Lighting Part II: Maintenance Matters

Strategic relamping and cleaning ensure that lighting systems deliver quality light and operate efficiently

By John L. Fetters  

Lighting technology continues to improve the quality and efficiency of lighting systems, but the proper maintenance of installed lighting-system components remains an essential element in ensuring that systems perform as designed.

The key components of a comprehensive program of lighting-system-maintenance include repairing, replacing, relamping and cleaning. Coordinating these efforts can produce system performance that delivers the desired lighting and extends the life of system components.

Deadlines Approach

Maintenance and engineering managers who plan ahead and anticipate future changes will keep a good maintenance plan on track. For example, those who have put off upgrading fluorescent systems from T12 to T8 lamps should start planning now because important deadlines are approaching.

According to the federal ballast rule, which promotes T8 electronic systems without creating efficiency standards for T8 ballasts, magnetic ballasts may not be manufactured for covered T12 lamps — 2-foot U-tubes, 4-foot RS, 2-foot IS, and 8-foot high-output lamps — after June 30, 2005. Magnetic ballasts for replacement purposes in existing installations can be manufactured until June 30, 2010, and will be marked “For Replacement Use Only”

Manufacturers can continue to produce magnetic ballasts for T8 lamps for applications sensitive to infrared (IR) or electromagnetic (EM) interference. Although magnetic ballasts will not be available for T12 lamps after 2010, T12 replacement lamps probably will be available for many years after that date.

To avoid a mix of T12 and T8 lamps, managers will need to convert T12 systems before June 30, 2010. Otherwise, they will have to use T8 ballasts and lamps for spot replacement in T12 magnetic installations. This will result in compatibility problems and a real maintenance headache.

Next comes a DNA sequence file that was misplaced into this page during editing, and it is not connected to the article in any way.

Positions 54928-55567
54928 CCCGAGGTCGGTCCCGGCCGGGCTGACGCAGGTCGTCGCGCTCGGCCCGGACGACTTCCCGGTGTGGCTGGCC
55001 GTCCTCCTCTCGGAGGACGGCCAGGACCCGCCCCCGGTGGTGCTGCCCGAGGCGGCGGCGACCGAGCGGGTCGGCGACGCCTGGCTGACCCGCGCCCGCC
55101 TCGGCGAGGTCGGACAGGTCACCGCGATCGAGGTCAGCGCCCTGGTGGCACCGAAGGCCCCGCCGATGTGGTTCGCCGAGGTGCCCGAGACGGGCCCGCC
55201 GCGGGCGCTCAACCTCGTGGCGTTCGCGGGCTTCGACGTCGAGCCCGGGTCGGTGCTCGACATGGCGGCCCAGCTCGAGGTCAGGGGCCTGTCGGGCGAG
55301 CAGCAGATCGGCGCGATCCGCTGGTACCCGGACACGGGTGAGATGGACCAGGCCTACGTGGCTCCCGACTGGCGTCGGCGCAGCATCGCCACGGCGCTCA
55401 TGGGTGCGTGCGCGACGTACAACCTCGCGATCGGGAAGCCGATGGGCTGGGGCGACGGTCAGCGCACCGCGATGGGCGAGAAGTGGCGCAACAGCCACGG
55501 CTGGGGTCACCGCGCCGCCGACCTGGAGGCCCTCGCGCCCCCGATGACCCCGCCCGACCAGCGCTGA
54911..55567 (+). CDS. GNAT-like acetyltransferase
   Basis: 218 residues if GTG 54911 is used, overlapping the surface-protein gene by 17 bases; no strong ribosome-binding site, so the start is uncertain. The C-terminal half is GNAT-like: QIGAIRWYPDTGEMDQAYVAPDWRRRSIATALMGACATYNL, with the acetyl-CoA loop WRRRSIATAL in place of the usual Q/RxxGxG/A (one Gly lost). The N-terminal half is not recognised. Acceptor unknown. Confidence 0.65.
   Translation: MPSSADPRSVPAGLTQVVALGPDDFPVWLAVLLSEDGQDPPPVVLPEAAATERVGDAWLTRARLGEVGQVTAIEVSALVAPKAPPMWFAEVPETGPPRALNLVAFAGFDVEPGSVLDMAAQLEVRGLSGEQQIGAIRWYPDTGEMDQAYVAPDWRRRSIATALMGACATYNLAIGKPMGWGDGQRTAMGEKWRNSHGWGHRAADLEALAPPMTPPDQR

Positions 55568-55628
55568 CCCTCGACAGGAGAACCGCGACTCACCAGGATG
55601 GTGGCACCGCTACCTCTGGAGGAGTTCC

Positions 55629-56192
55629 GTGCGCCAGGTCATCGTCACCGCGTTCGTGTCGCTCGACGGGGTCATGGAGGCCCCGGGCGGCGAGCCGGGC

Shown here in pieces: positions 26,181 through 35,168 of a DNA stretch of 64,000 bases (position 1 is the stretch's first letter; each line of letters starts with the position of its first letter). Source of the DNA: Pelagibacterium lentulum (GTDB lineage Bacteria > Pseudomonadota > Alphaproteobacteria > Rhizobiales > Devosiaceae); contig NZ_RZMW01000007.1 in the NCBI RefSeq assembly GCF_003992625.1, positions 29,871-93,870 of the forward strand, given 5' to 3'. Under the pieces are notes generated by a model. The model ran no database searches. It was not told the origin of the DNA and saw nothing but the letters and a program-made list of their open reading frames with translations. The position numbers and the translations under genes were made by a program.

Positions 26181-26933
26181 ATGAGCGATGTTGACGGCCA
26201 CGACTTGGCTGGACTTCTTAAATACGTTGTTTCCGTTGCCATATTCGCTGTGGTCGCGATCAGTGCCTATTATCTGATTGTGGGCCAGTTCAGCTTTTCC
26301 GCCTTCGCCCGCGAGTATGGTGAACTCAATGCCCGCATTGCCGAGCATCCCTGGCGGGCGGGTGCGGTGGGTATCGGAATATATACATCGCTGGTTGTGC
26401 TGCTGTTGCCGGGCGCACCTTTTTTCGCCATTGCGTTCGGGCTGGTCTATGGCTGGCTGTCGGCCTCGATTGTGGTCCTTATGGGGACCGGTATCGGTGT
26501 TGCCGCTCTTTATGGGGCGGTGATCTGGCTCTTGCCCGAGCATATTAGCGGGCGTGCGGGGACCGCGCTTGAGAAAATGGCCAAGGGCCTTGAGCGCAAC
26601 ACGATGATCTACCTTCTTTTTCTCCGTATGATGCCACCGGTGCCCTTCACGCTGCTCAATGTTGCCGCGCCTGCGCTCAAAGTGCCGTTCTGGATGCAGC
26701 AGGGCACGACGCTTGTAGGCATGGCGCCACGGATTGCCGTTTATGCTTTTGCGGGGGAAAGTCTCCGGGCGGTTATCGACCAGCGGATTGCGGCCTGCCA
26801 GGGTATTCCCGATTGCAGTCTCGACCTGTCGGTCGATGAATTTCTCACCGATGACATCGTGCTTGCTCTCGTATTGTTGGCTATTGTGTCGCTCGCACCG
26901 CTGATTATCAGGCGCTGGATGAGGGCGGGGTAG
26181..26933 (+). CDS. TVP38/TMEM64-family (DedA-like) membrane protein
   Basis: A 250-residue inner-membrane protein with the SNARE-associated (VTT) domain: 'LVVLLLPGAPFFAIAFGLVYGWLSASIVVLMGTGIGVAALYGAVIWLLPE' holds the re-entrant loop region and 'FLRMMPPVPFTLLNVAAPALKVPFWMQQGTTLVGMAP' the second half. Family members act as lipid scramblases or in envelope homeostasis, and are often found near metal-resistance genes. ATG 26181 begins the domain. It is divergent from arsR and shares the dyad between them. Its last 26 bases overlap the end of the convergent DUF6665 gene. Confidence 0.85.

Spot and Group Relamping

Managers also must be aware of several considerations related to scheduling maintenance procedures to minimize interruptions to facility operations. Because of increased concerns for employee safety and security since 9-11, many organizations have placed a higher priority on keeping exterior lighting systems well maintained.

But maintenance personnel can unintentionally increase an organization’s electric bill by turning on outdoor lighting systems during the day to locate burned out lamps. This procedure can set new peak demand levels, which in turn can raise bills for the month in which they occur, and, with some electric rates, for several months beyond that. Managers should plan maintenance of outdoor lighting-systems to avoid peak periods.

Managers might want to consider contracting with a lighting management company offering a program designed to curtail such additional costs. Here is the way such programs work: The management company identifies customers’ poles and numbers them.

Each night, trained and certified technicians drive around roadways and parking lots of selected customers and record each pole position that has burned-out lamps. The next day, each customer receives a fax report identifying the locations that have burnouts. Customers then can authorize replacements at that time or later.

Another way to avoid additional demand charges from turning on exterior systems during the day is to provide a lockout design using time clocks or a building management system to prevent manual operation of systems during peak-demand periods. The drawback to this method is that technicians can bypass the lockout design, defeating the control.

Scheduling lamp replacements can reduce labor costs. Group relamping of large sections of a facility at one time can provide many benefits to facilities, including lower labor costs, higher and more consistent light output, fewer unreplaced burnouts, lower lamp inventory, and fewer work interruptions.